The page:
Despite the challenges of the Coronavirus pandemic, the oncoming financial year 2021-22 is likely to be an overwhelming year once again for Initial Public Offerings (IPOs)
By Lav Chaturvedi
Despite the challenges of the Coronavirus pandemic, the oncoming financial year 2021-22 is likely to be an overwhelming year once again for Initial Public Offerings (IPOs). A number of factors will contribute to the likelihood of the current year being favourable for primary market fund-raising.
Growing retail interest
The rapid increase in retail investor numbers, even during the period of extreme volatility, was a major driving force for the markets in the past year. There was a record addition of over 1 core new demat accounts in 2020 and by January 2021, new investor accounts reached a record 5 crore. The growing interest of retail investors along with an increased need for companies to tap the markets for raising capital, had infused a strong momentum in the IPO markets last year, which will also spill over to this year.
Last year was a hit
Between April and January of the financial year 2020-21, at least 34 companies went public, raising more than Rs 21,000 crores from IPOs, even as COVID-19 pandemic dampened market sentiments in the beginning of the fiscal.
According to Prime Database figures quoted in public forums, the overall main market IPOs received a good response from investors. The public lapped up both small and big players who made a debut last year. The IRCTC stock was oversubscribed by 109 times and SBI Cards by 19 times, Ujjivan Small Finance Bank was lapped up over 100 times, CSB Bank by 48 times, Affle by 48 times, Polycab by 36 times, Neogen Chemicals by 29 times and Indiamart Intermesh by 20 times. Besides these, at least 8 IPOs were subscribed more than 10 times, 1 other IPO was oversubscribed by more than 3 times and balance 4 IPOs were oversubscribed by 13 times, as per Prime database numbers.
The positive momentum for IPOs witnessed over the past year is set to be carried forward in this financial year as well, as more companies would tap the primary market to raise funds in the post-pandemic recovery phase. A whopping Rs 41,863.24 crore is likely to be raised this year. Out of this, the companies that already have SEBI’s approval for their IPOs would raise Rs 19,146.24 crore, and companies awaiting SEBI’s approval are likely to raise Rs 22,717 crore. Kalyan Jewellers, NCDEX, RailTel, Aditya Birla Mutual Fund, Zomato, NSE and IRFC are among the prominent IPOs of 2021.
Abundant liquidity and lower cost of funding
The interest rate scenario remained abysmally low in 2020-21, along with abundant liquidity in the system made financial institutions offer IPO funding products at lower and reasonable rates. Going forward, as the interest rate scenario is expected to remain favourable in 2021-22, IPOs are expected to get continued support from lower cost of funding.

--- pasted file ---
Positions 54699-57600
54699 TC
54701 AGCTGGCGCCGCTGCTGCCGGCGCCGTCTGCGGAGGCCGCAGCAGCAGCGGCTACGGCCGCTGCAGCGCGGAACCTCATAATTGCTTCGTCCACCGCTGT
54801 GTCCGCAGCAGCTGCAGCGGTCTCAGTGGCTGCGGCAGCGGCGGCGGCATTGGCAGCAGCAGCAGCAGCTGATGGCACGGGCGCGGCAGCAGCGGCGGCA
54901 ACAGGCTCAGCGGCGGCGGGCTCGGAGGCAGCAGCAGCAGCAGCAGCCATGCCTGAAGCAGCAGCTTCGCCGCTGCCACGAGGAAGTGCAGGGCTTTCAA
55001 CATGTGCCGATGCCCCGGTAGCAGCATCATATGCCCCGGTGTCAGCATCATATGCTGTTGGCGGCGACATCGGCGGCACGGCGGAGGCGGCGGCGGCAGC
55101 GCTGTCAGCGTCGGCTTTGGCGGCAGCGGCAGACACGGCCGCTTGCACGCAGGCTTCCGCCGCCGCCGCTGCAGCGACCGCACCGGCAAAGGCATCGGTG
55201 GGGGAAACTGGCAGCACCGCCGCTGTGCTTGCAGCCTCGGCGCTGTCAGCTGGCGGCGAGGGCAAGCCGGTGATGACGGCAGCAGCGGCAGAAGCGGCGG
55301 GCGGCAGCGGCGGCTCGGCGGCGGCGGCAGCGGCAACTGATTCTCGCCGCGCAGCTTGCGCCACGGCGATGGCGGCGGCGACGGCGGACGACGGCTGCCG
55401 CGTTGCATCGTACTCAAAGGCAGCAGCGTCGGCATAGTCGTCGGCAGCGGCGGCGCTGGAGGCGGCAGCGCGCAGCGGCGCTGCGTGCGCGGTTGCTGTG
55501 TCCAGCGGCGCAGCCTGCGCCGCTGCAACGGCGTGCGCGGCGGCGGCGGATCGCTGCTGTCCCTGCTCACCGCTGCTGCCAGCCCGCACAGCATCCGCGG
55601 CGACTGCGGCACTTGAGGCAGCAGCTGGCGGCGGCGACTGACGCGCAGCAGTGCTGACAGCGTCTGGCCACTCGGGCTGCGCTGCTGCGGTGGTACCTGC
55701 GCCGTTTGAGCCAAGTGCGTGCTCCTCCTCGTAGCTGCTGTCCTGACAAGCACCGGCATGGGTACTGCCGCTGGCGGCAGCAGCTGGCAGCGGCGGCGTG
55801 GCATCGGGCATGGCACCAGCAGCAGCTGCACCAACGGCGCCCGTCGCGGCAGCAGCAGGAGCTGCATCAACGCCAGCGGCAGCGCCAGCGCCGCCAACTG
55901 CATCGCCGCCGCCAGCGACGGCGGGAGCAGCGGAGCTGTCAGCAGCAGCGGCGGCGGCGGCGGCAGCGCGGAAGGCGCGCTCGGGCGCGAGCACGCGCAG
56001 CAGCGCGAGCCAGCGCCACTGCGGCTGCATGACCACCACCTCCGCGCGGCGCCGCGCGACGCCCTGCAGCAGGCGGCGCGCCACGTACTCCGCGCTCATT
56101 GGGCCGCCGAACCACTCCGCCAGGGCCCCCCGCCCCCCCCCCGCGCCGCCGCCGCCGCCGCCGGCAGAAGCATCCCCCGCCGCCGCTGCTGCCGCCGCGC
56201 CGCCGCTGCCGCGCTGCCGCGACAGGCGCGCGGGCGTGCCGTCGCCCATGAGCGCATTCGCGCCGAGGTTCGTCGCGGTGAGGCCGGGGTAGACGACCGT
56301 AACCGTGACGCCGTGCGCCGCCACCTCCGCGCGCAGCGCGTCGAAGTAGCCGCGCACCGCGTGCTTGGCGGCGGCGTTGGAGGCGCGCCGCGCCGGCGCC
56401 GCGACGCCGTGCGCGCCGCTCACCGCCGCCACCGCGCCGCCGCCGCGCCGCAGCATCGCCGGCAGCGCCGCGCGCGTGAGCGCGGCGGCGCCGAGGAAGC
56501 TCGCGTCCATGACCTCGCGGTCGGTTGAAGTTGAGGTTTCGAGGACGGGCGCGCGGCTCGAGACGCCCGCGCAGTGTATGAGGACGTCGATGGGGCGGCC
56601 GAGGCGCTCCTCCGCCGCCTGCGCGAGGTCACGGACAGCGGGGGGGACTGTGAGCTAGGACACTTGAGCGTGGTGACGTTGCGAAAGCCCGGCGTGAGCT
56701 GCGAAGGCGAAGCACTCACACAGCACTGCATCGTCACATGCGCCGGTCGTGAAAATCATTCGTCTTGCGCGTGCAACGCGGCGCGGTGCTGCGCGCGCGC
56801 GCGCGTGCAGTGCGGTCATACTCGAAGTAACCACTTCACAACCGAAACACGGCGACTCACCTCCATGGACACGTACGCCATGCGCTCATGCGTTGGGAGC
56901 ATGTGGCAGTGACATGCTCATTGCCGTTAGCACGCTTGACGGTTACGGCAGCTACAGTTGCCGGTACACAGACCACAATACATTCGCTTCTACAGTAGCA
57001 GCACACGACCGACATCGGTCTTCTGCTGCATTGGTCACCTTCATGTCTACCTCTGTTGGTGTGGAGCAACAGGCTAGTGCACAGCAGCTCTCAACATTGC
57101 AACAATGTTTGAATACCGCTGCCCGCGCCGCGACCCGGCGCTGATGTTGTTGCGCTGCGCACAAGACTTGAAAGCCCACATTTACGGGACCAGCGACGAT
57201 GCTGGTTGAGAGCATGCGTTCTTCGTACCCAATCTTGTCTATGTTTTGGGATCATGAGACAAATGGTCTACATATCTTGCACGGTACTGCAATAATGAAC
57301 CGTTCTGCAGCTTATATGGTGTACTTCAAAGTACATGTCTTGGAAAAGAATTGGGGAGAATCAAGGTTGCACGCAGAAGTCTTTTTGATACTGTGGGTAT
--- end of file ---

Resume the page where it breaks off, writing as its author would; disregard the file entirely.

In Union Budget, Finance Minister Smt. Nirmala Sitharaman had announced mega disinvestment plans for two public sector banks and one general insurance firm this year. She had said that LIC public listing will be completed in 2021-22. In our view, successful divestment of these PSUs is quite crucial for the government to achieve its divestment target of Rs 1.75 lakh crore in 2021-22. These blockbuster listings may potentially aid in sustaining current buoyancy in the IPO market 2021-22.
Increased participation from foreign investors
Huge fiscal stimulus announced by the USA and European countries in 2020 resulted in huge liquidity sloshing to domestic equities. With India showing strong resilience against Covid-19 outbreak and improvement of key economic indicators month-after-month from June’20 onwards, Foreign investors’ faith renewed about domestic markets. Resultantly, FPIs invested ~US$24bn in Indian equities in 2020, which is the highest ever at least in the last 20 calendar years. As India continues to offer a promising growth outlook globally, we believe FPIs flow to Indian equities should remain favourable in 2021-22.
India is expected to witness a sharp uptick in capital expenditures in 2021-22 from the central government and select large states, which will certainly lead to improvement in capacity utilization of several industries and thereby triggering need for capacity expansion. Additionally, a number of reform measures undertaken by the government including PLI schemes to stimulate investment activities in the country are likely to result in a higher capital requirement for corporates. Hence, a large number of companies certainly will look forward to fundraising through the IPO route.
(Lav Chaturvedi is ED & CEO at Reliance Securities. Views expressed are the author’s own.)